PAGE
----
MacArthur Fellowship Supports Exoplanet Breakthroughs

Sarah Seager
Credit: Sarah SeagerSarah Seager

The detection of hundreds of exoplanets is one of the most exciting stories in contemporary astronomy. These planets, which are orbiting stars other than our sun, are fascinating for many reasons, not least for the possibility that they may offer homes to extraterrestrial life. But how can we know?

Examining the atmospheres of exoplanets offers one crucial test because life is known to change the composition of atmospheric gases. However, until recently, that was deemed unfeasible because the planets are so far away.

The work of astrophysicist Sara Seager, professor of planetary science and professor of physics at MIT, has made the seemingly impossible possible. It led to the detection of an exoplanet atmosphere by the Hubble Space Telescope. Her work, which includes being a project member on the Foundation-supported “Alien Earths Initiative” at Harvard University, has been recognized in the award of a 2013 MacArthur Fellowship.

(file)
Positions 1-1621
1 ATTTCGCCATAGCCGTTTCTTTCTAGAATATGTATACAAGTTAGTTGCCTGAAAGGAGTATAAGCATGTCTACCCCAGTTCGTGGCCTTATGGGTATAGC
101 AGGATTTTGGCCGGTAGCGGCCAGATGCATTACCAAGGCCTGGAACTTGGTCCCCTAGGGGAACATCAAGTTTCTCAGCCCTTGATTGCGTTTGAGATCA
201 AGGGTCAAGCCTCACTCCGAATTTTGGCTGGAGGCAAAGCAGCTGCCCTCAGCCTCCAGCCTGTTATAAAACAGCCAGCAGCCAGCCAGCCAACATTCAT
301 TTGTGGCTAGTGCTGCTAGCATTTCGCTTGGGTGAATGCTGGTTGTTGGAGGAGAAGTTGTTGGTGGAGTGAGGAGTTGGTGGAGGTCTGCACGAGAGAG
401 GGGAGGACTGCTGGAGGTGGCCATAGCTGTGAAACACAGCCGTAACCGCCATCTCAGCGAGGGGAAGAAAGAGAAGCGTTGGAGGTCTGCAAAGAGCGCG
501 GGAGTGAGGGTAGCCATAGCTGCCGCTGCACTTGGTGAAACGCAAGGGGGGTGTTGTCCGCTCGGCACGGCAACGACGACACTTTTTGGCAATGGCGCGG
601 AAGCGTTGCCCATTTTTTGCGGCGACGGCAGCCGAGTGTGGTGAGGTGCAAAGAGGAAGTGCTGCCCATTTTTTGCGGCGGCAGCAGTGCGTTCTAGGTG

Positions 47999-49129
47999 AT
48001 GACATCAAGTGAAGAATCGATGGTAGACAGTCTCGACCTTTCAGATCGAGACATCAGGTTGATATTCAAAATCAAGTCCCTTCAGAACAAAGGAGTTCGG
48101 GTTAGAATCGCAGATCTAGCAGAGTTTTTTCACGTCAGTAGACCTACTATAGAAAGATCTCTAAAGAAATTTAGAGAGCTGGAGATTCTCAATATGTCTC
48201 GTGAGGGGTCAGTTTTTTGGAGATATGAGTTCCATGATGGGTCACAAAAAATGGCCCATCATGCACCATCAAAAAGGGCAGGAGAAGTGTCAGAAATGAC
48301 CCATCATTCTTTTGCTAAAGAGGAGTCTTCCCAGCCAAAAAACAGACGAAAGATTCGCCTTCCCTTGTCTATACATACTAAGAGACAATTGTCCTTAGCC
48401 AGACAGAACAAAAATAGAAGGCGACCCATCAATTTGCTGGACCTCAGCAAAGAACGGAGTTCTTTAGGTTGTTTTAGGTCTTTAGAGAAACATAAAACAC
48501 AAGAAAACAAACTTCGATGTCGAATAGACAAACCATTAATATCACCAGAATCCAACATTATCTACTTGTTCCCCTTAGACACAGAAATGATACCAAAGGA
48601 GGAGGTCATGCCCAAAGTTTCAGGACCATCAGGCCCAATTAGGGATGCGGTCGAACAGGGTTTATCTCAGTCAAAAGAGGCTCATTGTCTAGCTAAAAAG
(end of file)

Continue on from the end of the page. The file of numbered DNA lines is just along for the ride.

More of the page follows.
Seager is now working on nanosatellites called ExoplanetSat, a fleet of ultra-small and economical space telescopes that would open up new avenues in space exploration. A visionary scientist contributing importantly in every aspect of her field, Seager is finding new celestial frontiers and fueling curiosity about life in worlds beyond our reach.

Click here to learn more about Seager and her work.